2 more wonderful things to note about 2018: 

1 – Documentaries like Won’t You Be My Neighbor?, RBG and Three Identical Strangers did record-breaking box office last summer. And I personally think that Fahrenheit 11/9 is the best work that Michael Moore has ever done.

2 – Small indie films such as Eighth Grade, Will You Ever Forgive Me? and First Reformed have had long theatrical runs and have received critical praise and been showered with both nominations and wins for countless awards. 

My 10 Best Movies of 2018:

Black KkKlansman
Can You Ever Forgive Me?
Green Book
A Star is Born
Ben is Back
Won't You Be My Neighbor?
Fahrenheit 11/9
If Beale Street Could Talk
What They Had
First Reformed

The Best Film of 2018 is BlacKkKlansman because it is the
one that affected me the most. Spike Lee was unabashed in dealing with the real issue of racism in this country and I think he deserves the highest recognition for it. And BTW - because he is way overdue for it. Spike has only been nominated for an Oscar twice in his illustrious career – and never for Best Director. How is that even possible? In 2016 he got an Honorary Oscar for some reason but it is time he win a real one for Direction.

Can You Ever Forgive Me? is my Favorite Movie of 2018. It is a small indie gem and Melissa McCarthy and Richard E. Grant are both brilliant in it. I was hoping it would be Richard E. Grant’s year to (finally!!!) be acknowledged with awards, similar to Sam Rockwell’s last year, but it is not panning out that way. 

Green Book is a perfect movie across the board (casting, direction, script, tone, message, etc.) and director Peter Farrelly proved that he can do a lot more than toilet bowl humor. I truly don't understand the cultural backlash that Green Book has gotten. It has been compared in a disparaging way to Driving Miss Daisy because many feel that Do the Right Thing was overlooked in 1989. I agree with that observation but I do not necessarily think it was Driving Miss Daisy's fault. In addition, I have friends of color who refuse to see Green Book which makes me sad because I did not see any “white savior” scenario playing out. This true story of an unlikely friendship renewed my faith in humanity and the bridges we can build when we take the time to understand one another's differences.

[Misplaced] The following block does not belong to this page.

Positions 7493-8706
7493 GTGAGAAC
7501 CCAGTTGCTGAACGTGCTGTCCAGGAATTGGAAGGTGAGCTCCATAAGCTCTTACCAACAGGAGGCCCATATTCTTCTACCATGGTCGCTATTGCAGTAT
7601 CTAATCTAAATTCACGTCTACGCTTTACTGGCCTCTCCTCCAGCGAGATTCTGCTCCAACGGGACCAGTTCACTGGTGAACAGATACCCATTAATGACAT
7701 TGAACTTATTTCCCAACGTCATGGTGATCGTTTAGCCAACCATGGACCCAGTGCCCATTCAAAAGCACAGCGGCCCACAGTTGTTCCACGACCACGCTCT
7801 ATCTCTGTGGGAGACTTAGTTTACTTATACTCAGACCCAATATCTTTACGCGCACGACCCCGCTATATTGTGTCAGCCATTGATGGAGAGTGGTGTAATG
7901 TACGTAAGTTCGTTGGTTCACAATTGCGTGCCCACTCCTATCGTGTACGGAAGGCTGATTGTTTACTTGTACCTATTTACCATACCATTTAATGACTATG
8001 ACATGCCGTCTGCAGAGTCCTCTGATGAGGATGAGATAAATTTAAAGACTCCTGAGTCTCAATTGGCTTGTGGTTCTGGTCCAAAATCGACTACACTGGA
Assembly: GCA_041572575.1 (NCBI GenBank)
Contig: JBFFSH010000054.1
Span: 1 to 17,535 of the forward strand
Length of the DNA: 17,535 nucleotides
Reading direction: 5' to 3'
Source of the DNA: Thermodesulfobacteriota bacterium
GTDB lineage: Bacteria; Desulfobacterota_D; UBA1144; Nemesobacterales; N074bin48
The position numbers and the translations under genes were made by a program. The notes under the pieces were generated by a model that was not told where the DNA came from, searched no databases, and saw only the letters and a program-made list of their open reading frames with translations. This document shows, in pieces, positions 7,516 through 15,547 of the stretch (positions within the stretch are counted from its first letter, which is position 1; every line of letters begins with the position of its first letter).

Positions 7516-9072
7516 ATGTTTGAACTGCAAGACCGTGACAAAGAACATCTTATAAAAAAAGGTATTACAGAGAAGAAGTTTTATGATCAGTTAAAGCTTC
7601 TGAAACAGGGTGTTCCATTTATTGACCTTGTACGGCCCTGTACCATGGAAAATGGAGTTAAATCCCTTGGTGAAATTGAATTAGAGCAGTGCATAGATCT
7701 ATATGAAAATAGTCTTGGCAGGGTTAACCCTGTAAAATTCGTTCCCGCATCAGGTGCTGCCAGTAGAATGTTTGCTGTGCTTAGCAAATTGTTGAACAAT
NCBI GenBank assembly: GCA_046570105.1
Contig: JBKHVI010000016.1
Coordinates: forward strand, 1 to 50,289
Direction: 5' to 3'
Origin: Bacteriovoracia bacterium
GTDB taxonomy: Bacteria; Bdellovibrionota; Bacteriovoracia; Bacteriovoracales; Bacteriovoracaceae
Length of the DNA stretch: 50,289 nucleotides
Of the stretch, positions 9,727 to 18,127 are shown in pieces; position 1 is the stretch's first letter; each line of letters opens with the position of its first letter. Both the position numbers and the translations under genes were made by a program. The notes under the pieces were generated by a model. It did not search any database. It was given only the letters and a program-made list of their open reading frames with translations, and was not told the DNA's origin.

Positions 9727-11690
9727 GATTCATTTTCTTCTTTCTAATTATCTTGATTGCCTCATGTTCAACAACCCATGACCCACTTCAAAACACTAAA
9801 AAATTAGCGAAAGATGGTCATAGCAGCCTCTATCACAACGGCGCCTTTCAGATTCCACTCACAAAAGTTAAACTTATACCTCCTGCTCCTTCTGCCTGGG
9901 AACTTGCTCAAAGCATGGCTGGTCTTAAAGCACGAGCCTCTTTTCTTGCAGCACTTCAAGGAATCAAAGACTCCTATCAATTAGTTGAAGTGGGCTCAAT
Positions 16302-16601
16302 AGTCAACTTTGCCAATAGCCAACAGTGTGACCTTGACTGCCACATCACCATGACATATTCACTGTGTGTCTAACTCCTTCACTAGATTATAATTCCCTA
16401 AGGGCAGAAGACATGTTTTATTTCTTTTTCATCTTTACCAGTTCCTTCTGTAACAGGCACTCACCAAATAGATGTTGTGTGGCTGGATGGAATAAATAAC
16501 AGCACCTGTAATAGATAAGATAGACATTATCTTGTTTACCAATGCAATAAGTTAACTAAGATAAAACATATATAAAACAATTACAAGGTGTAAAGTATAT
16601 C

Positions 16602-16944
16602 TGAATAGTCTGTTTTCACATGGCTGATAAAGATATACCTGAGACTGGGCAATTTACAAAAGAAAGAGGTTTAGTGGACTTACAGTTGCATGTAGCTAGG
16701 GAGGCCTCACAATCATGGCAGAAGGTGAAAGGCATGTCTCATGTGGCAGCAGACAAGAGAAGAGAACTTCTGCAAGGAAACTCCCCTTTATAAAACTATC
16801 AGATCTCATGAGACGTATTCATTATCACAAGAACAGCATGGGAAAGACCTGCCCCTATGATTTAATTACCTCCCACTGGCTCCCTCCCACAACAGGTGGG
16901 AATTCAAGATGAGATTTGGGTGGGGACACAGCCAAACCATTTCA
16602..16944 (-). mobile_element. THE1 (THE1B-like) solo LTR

With A Star is Born, Bradley Cooper spent 4 years and a great deal of sweat equity envisioning & creating this epic movie with a beautiful result and great performances all around. Cooper took on a massive challenge to elevate his status as a filmmaker in Hollywood. ASIB was made in the tradition of Old Hollywood and films of the 1970’s because it takes it’s sweet time to tell a story. It is strange to me that ASIB has not been winning anything all season except for the song “Shallow.” Earlier in the season I predicted it might win everything. Although Glenn Close has been sweeping up awards so far, I still believe that it is Lady Gaga’s year and I am hoping that ASIB's recently launched “For Your Consideration” ad campaign helps Gaga on Oscar night. Lady Gaga dug deep to play Ally and never looks or acts like Lady Gaga for one moment in the film, even when Ally’s star is indeed born.